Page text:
I took these photos yesterday in my aviary. I have thirty nest boxes, twenty eight with active pairs - more than I want right now. I am pulling hens as they finish up their second, and in some cases, third nest of the season. I introduced several year old male recessive pieds to the flock this year, and the result has been many clear pieds and several DEC's, which are much in demand. I haven't actually sold any of them yet though. I'm thinking I might just keep them for a future breeding experiment. Here a a few photos of my hatchlings.
Here are a few more.
This is the last for now.
Last edited by Pretty boy; 08-13-2015 at 07:51 AM.
Reason: Mergd Posts.
I have been breeding, off and on, for over 40 years. My pairs actually don't keep me as busy as I would like to be. I spend a time working on making their quarters more safe and comfortable, do banding and record keeping every few days, (I still use a 4x6 card, of my own design), and spend time every day sitting quietly in the vestibule, observing. This last is both my pleasure and my vital duty. Relationships among the breeding pairs can change daily. While the males get along fairly well, females are another matter. Adding a new hen to the flock, or even removing one, can have bloody consequences. I like to make only small changes, but those are often the most difficult. Only yesterday, a promising young hen who had not yet mated, turned murderous, and attacked nest box 13, killing one of the four chicks inside, and severely injuring another, before I discovered the problem. Thankfully, such occurrences are rare.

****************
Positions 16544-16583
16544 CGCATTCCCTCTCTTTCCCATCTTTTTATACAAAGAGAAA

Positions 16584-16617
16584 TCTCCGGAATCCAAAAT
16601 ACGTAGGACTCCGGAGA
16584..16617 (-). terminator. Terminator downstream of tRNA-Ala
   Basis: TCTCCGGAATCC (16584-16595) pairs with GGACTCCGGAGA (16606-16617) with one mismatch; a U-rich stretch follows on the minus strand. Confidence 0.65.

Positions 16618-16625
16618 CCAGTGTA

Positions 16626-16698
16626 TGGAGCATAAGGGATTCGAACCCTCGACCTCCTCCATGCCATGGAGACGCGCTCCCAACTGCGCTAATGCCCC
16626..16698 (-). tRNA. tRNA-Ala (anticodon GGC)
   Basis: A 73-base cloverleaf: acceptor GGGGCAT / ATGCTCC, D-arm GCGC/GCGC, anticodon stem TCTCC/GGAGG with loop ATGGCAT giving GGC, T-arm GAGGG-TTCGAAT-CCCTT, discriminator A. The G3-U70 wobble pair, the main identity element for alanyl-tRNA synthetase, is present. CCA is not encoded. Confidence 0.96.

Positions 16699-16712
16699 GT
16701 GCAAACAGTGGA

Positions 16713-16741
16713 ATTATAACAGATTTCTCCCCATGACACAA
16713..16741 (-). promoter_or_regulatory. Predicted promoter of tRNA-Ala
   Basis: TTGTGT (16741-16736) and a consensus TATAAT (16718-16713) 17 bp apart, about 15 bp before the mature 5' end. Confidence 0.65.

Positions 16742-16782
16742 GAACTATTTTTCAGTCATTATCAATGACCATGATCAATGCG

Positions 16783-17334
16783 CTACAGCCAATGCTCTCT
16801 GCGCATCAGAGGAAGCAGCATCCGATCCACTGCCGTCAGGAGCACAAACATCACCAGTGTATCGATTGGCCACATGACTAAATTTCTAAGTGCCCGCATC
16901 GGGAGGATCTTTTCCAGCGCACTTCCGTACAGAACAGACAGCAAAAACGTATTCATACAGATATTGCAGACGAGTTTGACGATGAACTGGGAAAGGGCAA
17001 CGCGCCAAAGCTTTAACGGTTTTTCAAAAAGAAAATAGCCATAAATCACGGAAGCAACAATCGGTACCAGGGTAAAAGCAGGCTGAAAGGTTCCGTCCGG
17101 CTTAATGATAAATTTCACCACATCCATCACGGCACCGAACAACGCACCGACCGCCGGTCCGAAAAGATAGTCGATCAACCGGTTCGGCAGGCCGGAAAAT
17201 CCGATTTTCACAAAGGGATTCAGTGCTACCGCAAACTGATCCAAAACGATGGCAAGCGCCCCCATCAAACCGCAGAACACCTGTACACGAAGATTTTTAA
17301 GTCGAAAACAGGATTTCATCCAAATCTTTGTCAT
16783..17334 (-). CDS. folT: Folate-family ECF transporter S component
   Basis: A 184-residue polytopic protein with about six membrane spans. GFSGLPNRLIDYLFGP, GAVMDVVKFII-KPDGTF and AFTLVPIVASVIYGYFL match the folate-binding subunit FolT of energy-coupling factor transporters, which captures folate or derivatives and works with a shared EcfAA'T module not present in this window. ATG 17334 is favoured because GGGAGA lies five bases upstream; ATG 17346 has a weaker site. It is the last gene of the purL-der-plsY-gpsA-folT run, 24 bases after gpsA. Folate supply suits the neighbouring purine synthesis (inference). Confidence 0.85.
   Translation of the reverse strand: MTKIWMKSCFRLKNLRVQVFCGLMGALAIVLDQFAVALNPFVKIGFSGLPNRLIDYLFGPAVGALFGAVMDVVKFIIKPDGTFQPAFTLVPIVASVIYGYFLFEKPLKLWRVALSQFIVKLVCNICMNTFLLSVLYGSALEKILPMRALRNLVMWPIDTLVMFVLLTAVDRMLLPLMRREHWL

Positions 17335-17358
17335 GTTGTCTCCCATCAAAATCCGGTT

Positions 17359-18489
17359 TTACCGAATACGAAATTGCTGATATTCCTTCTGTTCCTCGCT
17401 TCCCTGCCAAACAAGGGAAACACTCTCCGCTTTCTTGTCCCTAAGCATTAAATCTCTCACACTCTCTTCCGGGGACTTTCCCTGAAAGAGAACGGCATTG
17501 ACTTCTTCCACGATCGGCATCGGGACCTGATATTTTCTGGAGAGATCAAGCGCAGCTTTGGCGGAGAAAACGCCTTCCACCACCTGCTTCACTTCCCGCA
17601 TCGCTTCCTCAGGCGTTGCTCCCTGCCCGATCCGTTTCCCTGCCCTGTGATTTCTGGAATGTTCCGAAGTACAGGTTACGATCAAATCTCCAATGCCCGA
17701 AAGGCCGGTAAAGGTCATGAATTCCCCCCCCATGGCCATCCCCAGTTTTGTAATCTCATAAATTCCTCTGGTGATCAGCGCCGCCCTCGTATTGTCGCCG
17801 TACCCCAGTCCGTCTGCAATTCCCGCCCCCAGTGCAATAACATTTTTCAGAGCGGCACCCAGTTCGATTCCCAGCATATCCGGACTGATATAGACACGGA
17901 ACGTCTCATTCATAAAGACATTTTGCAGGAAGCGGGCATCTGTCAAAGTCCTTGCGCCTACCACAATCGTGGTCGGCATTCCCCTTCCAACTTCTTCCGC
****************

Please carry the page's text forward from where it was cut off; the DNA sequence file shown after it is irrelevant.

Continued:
As to finding homes for my chicks, I keep a local pet shop fairly well supplied with their pet stock. My real pleasure is in assisting others who are interested in getting started, or improving stock, in the hobby.
You can never know if you are finding them a good home, or sending them to their eventual death. I fear most the enthusiastic 9 year old. Her parents want to make her happy, but when her interest wanes, and daddy is saddled with the feeding and cleanup, an open window can become the solution to the problem. A sparrow hawk, or even a crow, then gets a free lunch.